Mr. Punit Jain, the Complainant, filed a consumer complaint against Ireo Grace Realtech Pvt. Ltd. for making him sign a one-sided agreement concerning the sale of a 1483.28 sq. ft. apartment at 9200/ – per sq. ft. instead of the previously agreed rate of 8750/ – per sq. ft on 16.03.2013. The company also agreed to make the apartment available to the Complainant within 42 months of execution of the agreement 03.04.2014. The Agreement also mentioned a 180 days’ grace period. The Complainant made full payment of the agreed amount of 1,55,17,716/ – Rupees before filing the present complaint against the builder when it failed to complete the construction within the stipulated time period. The Counsel for the builder contended that the Complainant would not be considered as a ‘Consumer’ under Section 2(1)(d) of the Consumer Protection Act, 1986 as he had bought the apartment for a commercial purpose and had also made a similar booking in another project by the builder. It was also argued that there was an arbitration clause in the agreement signed by the complainant. The builder’s counsel further contended that the Complainant was bound by the terms of the agreement on the Basic Sale Price. The Consumer Disputes Redressal Forum held that the present agreement was a one-sided agreement and was an unfair contract. It was stated that the Developer could not compel the apartment buyers to be bound by the one-sided contractual terms contained in the Buyer’s Agreement. The court also directed the builder to pay interest @ 9% S.I. per annum from 27.11.2018 till the date of payment of the entire amount. The court also directed interest @ 12% S.I. p.a. should be paid in case of a default.

Citation: Punit Jain vs M/S. Ireo Grace Realtech Pvt. Ltd., Decided by The Consumer Disputes Redressal on 31st August, 2021, available at: Punit Jain vs M/S. Ireo Grace Realtech Pvt. Ltd., visited on 9th September, 2021.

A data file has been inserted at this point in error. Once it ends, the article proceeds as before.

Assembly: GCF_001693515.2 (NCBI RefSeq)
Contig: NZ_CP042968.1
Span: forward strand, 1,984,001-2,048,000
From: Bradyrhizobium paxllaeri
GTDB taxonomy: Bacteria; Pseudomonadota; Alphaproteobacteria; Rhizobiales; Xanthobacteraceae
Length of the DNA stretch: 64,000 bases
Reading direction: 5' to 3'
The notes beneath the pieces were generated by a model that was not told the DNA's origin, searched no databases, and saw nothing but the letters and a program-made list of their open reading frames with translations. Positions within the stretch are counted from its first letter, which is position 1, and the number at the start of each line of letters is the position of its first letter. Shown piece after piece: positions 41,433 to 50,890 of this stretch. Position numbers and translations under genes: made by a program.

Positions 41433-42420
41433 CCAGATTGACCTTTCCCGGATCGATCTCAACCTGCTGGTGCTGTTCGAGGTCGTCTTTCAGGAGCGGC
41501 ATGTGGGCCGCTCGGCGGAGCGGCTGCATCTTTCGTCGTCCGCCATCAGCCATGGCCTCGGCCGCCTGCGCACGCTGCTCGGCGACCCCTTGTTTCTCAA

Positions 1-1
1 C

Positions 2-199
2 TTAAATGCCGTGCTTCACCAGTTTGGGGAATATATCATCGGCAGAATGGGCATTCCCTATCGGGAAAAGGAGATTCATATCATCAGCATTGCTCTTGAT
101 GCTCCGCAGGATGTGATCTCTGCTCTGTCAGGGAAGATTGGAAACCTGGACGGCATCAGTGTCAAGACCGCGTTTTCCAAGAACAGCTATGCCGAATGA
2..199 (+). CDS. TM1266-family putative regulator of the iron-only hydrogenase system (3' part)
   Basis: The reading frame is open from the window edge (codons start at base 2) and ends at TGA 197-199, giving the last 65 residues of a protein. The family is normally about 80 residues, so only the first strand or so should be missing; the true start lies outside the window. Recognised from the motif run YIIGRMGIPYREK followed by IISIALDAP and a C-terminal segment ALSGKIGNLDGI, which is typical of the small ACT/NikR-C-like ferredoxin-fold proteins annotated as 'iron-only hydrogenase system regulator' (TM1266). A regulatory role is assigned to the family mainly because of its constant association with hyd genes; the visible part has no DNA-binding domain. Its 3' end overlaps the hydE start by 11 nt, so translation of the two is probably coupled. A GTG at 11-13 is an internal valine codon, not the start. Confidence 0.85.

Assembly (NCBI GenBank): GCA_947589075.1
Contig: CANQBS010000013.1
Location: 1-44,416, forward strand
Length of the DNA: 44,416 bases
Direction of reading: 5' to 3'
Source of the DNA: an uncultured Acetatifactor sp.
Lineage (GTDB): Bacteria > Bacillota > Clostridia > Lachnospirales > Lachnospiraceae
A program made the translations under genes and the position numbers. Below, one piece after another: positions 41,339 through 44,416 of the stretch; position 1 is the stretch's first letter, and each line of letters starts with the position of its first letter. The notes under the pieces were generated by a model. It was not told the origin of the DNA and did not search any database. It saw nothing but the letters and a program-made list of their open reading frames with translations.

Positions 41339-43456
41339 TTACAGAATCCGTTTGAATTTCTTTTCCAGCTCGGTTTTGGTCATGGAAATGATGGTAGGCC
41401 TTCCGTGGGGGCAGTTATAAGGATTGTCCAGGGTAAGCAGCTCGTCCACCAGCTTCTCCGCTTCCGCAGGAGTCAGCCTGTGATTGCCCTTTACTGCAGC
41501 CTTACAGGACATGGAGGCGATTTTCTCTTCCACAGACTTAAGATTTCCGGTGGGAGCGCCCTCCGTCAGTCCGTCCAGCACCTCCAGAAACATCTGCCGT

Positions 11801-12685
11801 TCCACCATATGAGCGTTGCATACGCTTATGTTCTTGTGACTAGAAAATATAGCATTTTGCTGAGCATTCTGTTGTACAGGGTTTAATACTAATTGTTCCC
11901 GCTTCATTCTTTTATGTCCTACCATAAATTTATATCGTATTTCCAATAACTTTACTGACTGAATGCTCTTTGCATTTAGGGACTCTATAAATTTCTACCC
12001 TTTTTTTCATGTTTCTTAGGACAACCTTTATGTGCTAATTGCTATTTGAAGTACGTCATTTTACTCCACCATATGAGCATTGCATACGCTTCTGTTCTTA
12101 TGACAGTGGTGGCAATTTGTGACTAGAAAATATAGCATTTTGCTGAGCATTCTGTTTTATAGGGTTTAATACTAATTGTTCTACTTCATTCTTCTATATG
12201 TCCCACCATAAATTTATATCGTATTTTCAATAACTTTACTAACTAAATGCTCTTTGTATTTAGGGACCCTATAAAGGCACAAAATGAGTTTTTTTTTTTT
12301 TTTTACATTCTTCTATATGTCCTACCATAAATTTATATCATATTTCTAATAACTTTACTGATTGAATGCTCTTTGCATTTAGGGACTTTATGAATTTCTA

The Appellant, Khatema Fibres Ltd., took out a “Standard Fire and Social Perils” insurance policy from Respondent-Insurance Company New Assurance Co. Ltd. for a sum of approx. 42 crores from 7/5/2007 to 6/5/2008, but a fire broke out on its factory premises on 15/11/2007. The firm, M/s Adarsh Associates, appointed by the Respondent ascertained the value of loss as approx. 2 crores upon their investigation. The Appellants felt the assessment of was loss was approx. 13 crores, but the Insurance Company stated that it could give a maximum claim only up to the amount quoted by the firm. The Appellant filed a consumer complaint under Section 21 (a)(i) of the CPA, 1986 before the NCDRC seeking various types of compensation from the insurance company, for loss caused due to fire, financial stress, legal fees, and so on. The Commission allowed payment to the Appellant for 2 crores, which was original amount assessed by Respondents. The present case was an appeal under Section 23, where the Appellant contended that the net weight of the damaged material was not correct. The Respondents made the counter-argument that the surveyor was an expert at his field and did the assessment in a scientific manner. The Supreme Court observed that there were many discrepancies found by the surveyor with respect to documents submitted, wherein one document showed a certain amount of waste paper stock, and the other showed a huge increase in the stock. The Court agreed with the National Commission’s finding that the Appellant was not able to establish deficiency in service under Section 2(1)(g). Thus, the Court upheld the previous judgement because there was no arbitrariness or unjustness exercised by the Commission in granting claim to the extent of 2 crores.

Citation: Khatema Fibres Ltd. vs New India Assurance Company Ltd. & Anr., Decided by The Supreme Court on 28th September, 2021, available at: Khatema Fibres Ltd. v. New India Assurance Co. Ltd. (2021)/, last visited on 4th October, 2021.